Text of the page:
Another possible use of reactive chemical groups on cells emerged early on. "Many human cancer cells, including colon, breast, and prostate cancers and certain leukemias, have aberrant patterns of oligosaccharides," says Bertozzi. "For one thing, they show extremely high levels of sialic acid. The possibilities were obvious."
Bertozzi and her colleagues showed that ketone-labeled cancer cells, otherwise robust, could be made uniquely vulnerable to a derivative of the natural plant toxin ricin. The ricin analog, synthetically armed with the reactive hydrazide group, sought out and reacted with the ketone-labeled cells.
"It worked," says Bertozzi. "We killed 'em."
Bertozzi's group is moving studies of hydrazide-labeled toxins from the test tube into laboratory animals. Other labeled cancer-killers are being explored, as well as a method for making ketone-labeled cancer cells stand out in magnetic-resonance imaging by using hydrazide-labeled compounds for high contrast.
Bertozzi's team has thus become the first research group to install specific functional groups on the cell surface through metabolic mechanisms; the tools they used were "an equal combination of cell biology and synthetic organic chemistry," says Bertozzi, who intends her cell-engineering methods to be simple and rational enough to be understood and used by biologists and chemists working together.
More information about cell-surface engineering can be found in articles by Bertozzi, Mahal and Yarema in the May 16, 1997 issue of Science and in the June 1997 issue of Chemistry & Biology.
Photo: Carolyn Bertozzi (bertozzi)
Entitled "Best Practices: Elements Critical to Successfully Reducing Unneeded RDT&E Infrastructure," the report states that efforts by DOE, the Department of Defense, and NASA to evaluate national laboratory resources in light of their current mission needs have been inadequate. The three agencies were singled out because together they account for more than 70 percent of the federal government's $70-billion R&D investment.
The GAO report was especially critical of a study by DOE's Laboratory Operations Board, which was intended to streamline the national lab system's infrastructure. This study, the report said, did not address any of the larger, multipurpose labs which "offer the best opportunities for reductions."
While offering no specific recommendations, the GAO report suggests that lawmakers consider using practices adopted by organizations outside the federal government, such as Boeing and the British Defence Research Agency. Both organizations reduced their lab infrastructures and expenses substantially, the GAO report said, by relying on "an independent authority to overcome parochialism and political pressures which impede decisions on cost-cutting."
The report was prepared at the request of Senator Sam Brownback (R-Kan), chairman of the Senate Governmental Affairs Subcommittee on Oversight, and House Budget Committee Chairman John Kasich (R-Ohio).
Energy Research Director Martha Krebs, in response to an earlier draft of the report, complained that it failed to take into consideration recent reforms made by DOE to streamline national lab operations that could save $2.5 billion over the next five years. In addition, she said, the Laboratory Operations Board recently completed a review of DOE's multiprogram labs and had begun a review of five of the department's small, mission-specific labs. Krebs also questioned the appropriateness of the Boeing and British models cited in the report. "The scale of the restructuring was very small when compared to the DOE laboratory complex, and driven by different considerations," she said.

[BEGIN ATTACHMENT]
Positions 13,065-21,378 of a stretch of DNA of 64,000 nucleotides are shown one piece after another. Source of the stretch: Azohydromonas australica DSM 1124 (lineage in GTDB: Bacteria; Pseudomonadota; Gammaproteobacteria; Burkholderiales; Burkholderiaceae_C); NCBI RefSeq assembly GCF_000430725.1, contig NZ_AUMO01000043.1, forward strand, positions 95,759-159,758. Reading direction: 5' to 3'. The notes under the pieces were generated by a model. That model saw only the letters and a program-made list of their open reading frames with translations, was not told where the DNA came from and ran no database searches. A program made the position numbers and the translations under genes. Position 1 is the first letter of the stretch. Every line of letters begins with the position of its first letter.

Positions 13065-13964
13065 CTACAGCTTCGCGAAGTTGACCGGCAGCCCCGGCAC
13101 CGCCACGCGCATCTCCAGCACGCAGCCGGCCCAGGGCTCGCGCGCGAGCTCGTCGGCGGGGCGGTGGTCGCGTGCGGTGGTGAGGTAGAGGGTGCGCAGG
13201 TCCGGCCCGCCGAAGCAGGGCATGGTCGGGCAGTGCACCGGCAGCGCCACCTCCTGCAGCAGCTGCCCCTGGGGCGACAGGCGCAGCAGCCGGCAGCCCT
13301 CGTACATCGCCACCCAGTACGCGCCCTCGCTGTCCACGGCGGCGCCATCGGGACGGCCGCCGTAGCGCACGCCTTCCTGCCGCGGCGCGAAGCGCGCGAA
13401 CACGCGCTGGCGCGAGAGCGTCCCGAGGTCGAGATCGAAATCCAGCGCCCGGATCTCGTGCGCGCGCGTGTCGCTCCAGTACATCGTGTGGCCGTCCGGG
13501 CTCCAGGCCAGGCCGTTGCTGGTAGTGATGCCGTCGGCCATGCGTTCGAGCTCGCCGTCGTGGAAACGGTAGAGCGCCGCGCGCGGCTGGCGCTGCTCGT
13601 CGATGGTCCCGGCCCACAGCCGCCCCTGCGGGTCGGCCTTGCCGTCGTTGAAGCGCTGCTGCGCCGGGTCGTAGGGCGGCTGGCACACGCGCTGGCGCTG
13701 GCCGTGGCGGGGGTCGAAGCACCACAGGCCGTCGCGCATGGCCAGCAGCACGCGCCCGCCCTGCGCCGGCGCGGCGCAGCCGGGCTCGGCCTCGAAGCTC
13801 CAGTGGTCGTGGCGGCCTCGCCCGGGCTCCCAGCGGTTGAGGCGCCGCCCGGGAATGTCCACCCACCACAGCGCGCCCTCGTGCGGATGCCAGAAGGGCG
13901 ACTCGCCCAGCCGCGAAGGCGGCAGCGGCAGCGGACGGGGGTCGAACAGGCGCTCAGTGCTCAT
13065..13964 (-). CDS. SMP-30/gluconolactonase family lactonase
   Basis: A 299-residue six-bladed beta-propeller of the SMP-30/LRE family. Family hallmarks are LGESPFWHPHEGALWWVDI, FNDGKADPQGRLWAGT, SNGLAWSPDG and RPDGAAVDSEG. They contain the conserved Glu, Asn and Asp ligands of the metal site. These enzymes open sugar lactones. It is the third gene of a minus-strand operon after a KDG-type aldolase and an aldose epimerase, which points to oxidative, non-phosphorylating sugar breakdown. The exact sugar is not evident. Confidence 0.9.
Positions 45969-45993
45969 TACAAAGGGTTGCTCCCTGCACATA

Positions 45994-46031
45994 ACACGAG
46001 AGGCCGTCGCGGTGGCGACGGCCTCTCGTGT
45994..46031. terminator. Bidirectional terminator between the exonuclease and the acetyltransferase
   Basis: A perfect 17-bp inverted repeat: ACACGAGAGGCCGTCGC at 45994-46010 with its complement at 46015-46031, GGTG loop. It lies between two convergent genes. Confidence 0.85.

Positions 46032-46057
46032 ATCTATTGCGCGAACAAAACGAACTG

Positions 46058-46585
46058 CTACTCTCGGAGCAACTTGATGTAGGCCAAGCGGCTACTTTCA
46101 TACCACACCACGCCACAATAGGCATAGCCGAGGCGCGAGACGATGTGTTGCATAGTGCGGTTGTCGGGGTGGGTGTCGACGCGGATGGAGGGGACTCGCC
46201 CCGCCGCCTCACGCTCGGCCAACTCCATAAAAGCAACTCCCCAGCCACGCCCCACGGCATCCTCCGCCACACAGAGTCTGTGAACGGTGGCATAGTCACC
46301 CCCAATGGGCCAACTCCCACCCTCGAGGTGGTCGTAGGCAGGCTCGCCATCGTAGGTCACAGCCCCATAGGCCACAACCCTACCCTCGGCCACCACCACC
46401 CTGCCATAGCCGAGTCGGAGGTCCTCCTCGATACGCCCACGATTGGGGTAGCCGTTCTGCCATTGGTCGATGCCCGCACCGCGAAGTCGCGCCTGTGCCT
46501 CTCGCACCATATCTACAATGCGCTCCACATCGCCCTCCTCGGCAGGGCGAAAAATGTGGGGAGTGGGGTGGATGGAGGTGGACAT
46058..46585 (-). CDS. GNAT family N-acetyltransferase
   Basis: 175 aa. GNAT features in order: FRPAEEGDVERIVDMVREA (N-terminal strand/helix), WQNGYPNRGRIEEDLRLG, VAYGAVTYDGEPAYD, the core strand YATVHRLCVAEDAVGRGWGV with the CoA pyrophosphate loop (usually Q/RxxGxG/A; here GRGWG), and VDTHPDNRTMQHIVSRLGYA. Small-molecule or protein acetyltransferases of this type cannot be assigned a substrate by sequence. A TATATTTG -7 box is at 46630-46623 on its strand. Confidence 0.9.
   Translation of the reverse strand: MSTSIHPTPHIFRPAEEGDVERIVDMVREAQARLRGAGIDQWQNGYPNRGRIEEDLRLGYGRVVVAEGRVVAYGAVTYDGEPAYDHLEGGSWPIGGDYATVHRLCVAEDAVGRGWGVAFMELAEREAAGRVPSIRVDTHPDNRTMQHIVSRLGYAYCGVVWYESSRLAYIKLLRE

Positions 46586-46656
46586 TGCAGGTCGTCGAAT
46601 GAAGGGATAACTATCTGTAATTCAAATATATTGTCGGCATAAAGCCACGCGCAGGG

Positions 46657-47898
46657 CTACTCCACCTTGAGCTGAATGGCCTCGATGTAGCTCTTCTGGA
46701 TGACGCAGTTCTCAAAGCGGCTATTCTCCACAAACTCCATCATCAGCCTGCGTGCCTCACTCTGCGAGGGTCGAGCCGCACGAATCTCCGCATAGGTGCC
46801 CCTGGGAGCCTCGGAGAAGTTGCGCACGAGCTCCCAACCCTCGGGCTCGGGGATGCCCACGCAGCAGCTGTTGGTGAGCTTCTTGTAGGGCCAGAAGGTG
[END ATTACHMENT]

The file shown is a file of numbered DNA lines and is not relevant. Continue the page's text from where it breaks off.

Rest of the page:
Copies of this report (GAO/NSIAD/RCED-98-23) can be viewed on the GAO website ( http://www.gao.gov/).
One of Lab photographer Roy Kaltschmidt's photographs of the Sudbury Neutrino Observatory (SNO) landed the cover of the Dec. 1997 issue of Physics Today. The photo was featured on the front page of the Dec. 5, 1997 issue of Currents, along with a feature article about the project and about Kevin Lesko and Roy Kaltschmidt's trip to the observatory.
The image depicts the core of the experiment--a geodesic sphere covered by 10,000 photomultiplier tubes, which was constructed at Berkeley Lab.
The Currents article and SNO picture can be seen on the web at http://www.lbl.gov/Publications/Currents/Archive/Dec51997.html#RTFToC1.
Photo: Sudbury Neutrino Observatory (XBD9710-04027-09)
Leading national spokespersons for science, including DOE's Energy Research Director Martha Krebs and White House science advisor Jack Gibbons, have been admonishing scientists to do a better job of communicating with the public. And research-ers at Berkeley Lab have been doing their part.
The new year started off with supernova studies led by Saul Perlmutter of the Physics Division making the front pages of the New York Times and The San Francisco Chronicle. Perlmutter and Gerson Goldhaber were also interviewed on KPFA Radio.
The tubulin research of Eva Nogales and Kenneth Downing of Life Sciences made the cover of Nature and was reported in Science--a rare double. The story was also picked up by the AP, UPI , and Reuters newswires, which serve newspapers all over the world. Both studies were reported on the front page of the Jan. 9 issue of Currents and can be read on the Lab's website at http://www.lbl.gov/Publications/Currents/Archive/Jan-9-1998.html.
The Berkeley City Council has officially gone on record as opposing the Dual Axis Radiographic Hydro-dynamic Test Facility (DARHT) project, for which Berkeley Lab will be designing and constructing a linear induction accelerator.